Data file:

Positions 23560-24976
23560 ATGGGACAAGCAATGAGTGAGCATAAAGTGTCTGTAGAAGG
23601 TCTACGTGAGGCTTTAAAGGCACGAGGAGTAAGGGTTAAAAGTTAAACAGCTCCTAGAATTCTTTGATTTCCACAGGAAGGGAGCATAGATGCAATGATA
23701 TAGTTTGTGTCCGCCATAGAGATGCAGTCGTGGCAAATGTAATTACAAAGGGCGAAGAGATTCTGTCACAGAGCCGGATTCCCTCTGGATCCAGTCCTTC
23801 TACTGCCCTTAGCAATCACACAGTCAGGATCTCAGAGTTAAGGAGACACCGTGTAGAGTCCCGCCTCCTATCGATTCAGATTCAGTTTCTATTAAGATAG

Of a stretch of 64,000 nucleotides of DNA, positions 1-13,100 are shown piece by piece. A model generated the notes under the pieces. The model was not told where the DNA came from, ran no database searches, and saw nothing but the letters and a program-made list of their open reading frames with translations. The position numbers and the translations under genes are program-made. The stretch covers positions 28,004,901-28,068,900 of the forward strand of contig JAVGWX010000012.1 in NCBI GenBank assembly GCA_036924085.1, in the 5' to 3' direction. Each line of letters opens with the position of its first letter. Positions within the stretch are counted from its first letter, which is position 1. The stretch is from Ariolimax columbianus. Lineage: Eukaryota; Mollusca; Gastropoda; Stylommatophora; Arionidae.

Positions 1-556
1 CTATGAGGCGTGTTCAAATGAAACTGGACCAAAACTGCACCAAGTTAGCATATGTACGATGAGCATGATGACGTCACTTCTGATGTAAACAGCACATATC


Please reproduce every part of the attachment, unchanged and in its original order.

Positions 23560-24976
23560 ATGGGACAAGCAATGAGTGAGCATAAAGTGTCTGTAGAAGG
23601 TCTACGTGAGGCTTTAAAGGCACGAGGAGTAAGGGTTAAAAGTTAAACAGCTCCTAGAATTCTTTGATTTCCACAGGAAGGGAGCATAGATGCAATGATA
23701 TAGTTTGTGTCCGCCATAGAGATGCAGTCGTGGCAAATGTAATTACAAAGGGCGAAGAGATTCTGTCACAGAGCCGGATTCCCTCTGGATCCAGTCCTTC
23801 TACTGCCCTTAGCAATCACACAGTCAGGATCTCAGAGTTAAGGAGACACCGTGTAGAGTCCCGCCTCCTATCGATTCAGATTCAGTTTCTATTAAGATAG

Of a stretch of 64,000 nucleotides of DNA, positions 1-13,100 are shown piece by piece. A model generated the notes under the pieces. The model was not told where the DNA came from, ran no database searches, and saw nothing but the letters and a program-made list of their open reading frames with translations. The position numbers and the translations under genes are program-made. The stretch covers positions 28,004,901-28,068,900 of the forward strand of contig JAVGWX010000012.1 in NCBI GenBank assembly GCA_036924085.1, in the 5' to 3' direction. Each line of letters opens with the position of its first letter. Positions within the stretch are counted from its first letter, which is position 1. The stretch is from Ariolimax columbianus. Lineage: Eukaryota; Mollusca; Gastropoda; Stylommatophora; Arionidae.

Positions 1-556
1 CTATGAGGCGTGTTCAAATGAAACTGGACCAAAACTGCACCAAGTTAGCATATGTACGATGAGCATGATGACGTCACTTCTGATGTAAACAGCACATATC